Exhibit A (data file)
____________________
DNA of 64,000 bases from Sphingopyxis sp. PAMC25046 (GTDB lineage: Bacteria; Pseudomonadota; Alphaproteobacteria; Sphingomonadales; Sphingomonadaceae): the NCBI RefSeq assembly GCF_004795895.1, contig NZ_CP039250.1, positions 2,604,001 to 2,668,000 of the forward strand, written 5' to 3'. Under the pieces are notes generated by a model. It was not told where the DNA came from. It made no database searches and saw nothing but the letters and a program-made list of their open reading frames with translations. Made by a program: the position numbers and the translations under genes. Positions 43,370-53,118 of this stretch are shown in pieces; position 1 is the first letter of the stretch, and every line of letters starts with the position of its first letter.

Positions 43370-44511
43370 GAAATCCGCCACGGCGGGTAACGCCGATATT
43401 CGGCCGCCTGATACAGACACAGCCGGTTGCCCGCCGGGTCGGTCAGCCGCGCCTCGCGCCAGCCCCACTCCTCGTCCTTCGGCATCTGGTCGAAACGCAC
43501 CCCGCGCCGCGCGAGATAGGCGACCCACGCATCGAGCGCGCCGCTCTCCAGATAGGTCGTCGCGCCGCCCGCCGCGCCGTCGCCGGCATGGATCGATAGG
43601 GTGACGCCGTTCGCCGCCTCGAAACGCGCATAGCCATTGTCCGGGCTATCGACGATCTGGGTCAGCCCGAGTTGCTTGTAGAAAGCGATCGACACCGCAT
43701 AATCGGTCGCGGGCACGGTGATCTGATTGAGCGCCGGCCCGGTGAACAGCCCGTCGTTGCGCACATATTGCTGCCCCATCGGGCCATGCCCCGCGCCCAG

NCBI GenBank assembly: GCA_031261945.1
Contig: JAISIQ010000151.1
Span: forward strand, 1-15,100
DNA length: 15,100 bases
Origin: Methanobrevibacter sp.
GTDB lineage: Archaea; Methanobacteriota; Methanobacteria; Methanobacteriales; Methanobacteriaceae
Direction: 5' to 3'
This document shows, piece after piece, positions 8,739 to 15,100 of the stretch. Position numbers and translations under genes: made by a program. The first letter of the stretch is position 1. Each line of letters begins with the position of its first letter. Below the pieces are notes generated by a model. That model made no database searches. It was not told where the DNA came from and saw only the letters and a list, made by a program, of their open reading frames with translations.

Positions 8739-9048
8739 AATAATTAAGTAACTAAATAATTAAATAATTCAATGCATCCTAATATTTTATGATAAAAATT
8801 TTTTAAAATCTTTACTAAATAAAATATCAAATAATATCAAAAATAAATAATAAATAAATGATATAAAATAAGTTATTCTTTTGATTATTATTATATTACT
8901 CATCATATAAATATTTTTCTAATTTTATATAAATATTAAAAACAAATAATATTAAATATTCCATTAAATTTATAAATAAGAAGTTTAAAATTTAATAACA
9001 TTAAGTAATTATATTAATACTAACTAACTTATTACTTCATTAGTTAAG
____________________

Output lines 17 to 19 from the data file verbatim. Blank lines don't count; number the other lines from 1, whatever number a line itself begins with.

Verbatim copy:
8739 AATAATTAAGTAACTAAATAATTAAATAATTCAATGCATCCTAATATTTTATGATAAAAATT
8801 TTTTAAAATCTTTACTAAATAAAATATCAAATAATATCAAAAATAAATAATAAATAAATGATATAAAATAAGTTATTCTTTTGATTATTATTATATTACT
8901 CATCATATAAATATTTTTCTAATTTTATATAAATATTAAAAACAAATAATATTAAATATTCCATTAAATTTATAAATAAGAAGTTTAAAATTTAATAACA